Decisions lead to consequences, and at every echelon of leadership, the consequences grow. A flight commander worries about today’s mission; a squadron commander’s concerns might stretch to a deployment; the wing commander looks out 18 to 24 months; and so on. The higher you go, the longer the outlook.
For service chiefs and secretaries peering into the future a decade or more, the risk calculus gets evermore difficult. Blind spots, whether self-imposed or not, can lead to disasters. Misreading the future is like misplaying a move in chess: Once the move is made, there is no going back.
News that the Air Force has begun to draw down its two F-15 squadrons at Kadena Air Base in Okinawa, Japan, shows the cascading effect of decisions made years ago. Now approaching 40 years of age and restricted from the most extreme maneuvers, these once mighty airplanes have outlasted their anticipated lifetimes. The Air Force has already stopped training new F—15C/D pilots, so there is no longer a supply of new talent to fly those planes.
F-22s and F-16s from the other side of the globe will fill the gaps until new F-15EX aircraft and crews are available in sufficient number to move into place. That will take many years. Rotating units through Kadena means other combatant commands will have to gap fighter presence in their regions for long periods of time. This is a zero-sum game; when airplanes are removed from service and new airplanes aren’t there to replace them, there’s no escaping the shortfall. The trouble is, the Air Force has been doing this for years now and the problem will get worse before it gets better.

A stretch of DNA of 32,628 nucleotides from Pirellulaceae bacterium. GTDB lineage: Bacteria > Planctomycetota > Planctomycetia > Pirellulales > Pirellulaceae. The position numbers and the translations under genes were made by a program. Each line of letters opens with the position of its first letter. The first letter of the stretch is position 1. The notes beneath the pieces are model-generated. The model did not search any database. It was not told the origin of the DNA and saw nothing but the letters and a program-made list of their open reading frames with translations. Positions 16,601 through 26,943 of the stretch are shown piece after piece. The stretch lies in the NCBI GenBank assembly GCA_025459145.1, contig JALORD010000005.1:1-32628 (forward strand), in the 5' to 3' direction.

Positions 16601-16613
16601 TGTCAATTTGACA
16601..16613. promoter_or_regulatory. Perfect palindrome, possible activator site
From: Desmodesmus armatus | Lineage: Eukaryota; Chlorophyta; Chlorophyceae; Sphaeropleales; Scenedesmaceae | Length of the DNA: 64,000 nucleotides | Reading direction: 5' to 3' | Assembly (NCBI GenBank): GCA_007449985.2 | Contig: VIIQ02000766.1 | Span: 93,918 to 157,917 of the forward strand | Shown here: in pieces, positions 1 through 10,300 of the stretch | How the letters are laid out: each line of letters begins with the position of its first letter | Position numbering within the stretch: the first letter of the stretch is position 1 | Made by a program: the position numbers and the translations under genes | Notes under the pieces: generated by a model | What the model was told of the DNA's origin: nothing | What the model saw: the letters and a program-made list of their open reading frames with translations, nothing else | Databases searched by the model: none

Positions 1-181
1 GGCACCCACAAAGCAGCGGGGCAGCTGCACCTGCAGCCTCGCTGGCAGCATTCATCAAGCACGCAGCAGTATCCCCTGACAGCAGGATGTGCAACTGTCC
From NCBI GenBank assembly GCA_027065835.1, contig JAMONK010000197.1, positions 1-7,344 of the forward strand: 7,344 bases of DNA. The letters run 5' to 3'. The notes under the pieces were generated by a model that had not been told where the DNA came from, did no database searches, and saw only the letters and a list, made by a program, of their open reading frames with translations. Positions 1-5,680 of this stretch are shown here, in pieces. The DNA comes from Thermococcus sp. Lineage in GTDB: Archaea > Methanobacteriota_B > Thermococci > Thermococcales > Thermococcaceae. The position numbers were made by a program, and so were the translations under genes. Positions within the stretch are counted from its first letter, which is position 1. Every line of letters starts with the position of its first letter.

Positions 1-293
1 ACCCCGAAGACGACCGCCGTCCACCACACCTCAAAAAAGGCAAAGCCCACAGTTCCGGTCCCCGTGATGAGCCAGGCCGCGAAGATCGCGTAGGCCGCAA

Misreading the future is like misplaying a move in chess: Once the move is made, there is no going back.
The Air Force still wants to retire 33 F-22A aircraft. These are not the latest F-22s, but the ones used for training. Regardless, they are more capable than any other fighter in the world. The A models lack the full combat capabilities of the front-line F-22s. Link 16 and other capabilities would need to be added. The Air Force should have upgraded those airplanes to a full-up combat configuration years ago, but never did. Now the price tag and time to completion have gone through the roof. Estimates of the cost extend to $100 million per airplane—more than a brand-new F-35.
All of this dates back to a bad judgment call. Then-Defense Secretary Robert Gates famously accused the Air Force leadership of “next-war-it is” for its unwavering commitment to building F-22s. He lambasted the service for betting the farm on “exquisite capability,” setting up today’s ugly irony: The U.S. now sees the People’s Republic of China as America’s pacing challenge, yet it no longer has the forces to keep two squadrons of front-line fighters in Okinawa.
The Air Force is working on regaining lost capacity, betting heavily that uncrewed Collaborative Combat Aircraft can become a new kind of force multiplier, enabling a single pilot to command a formation. These stealthy, autonomous aircraft would become extensions of a crewed fifth-generation fighter, expanding the portfolio of weapons and tactics available to each pilot. Once operational, this combination will complicate the sight picture for an adversary, putting fewer lives at risk and more warbirds in the air.
Air Force Secretary Frank Kendall seems encouraged, suggesting last month that these weapons programs are maturing fast enough that the Air Force will commit substantial funds for the concept in its fiscal 2024 budget request. That’s a good sign. Kendall has set a standard requirement—delivering meaningful operational capability to the warfighter—and the fact that he’s ready to commit substantial funds means he sees the merit and a realistic shot at delivery.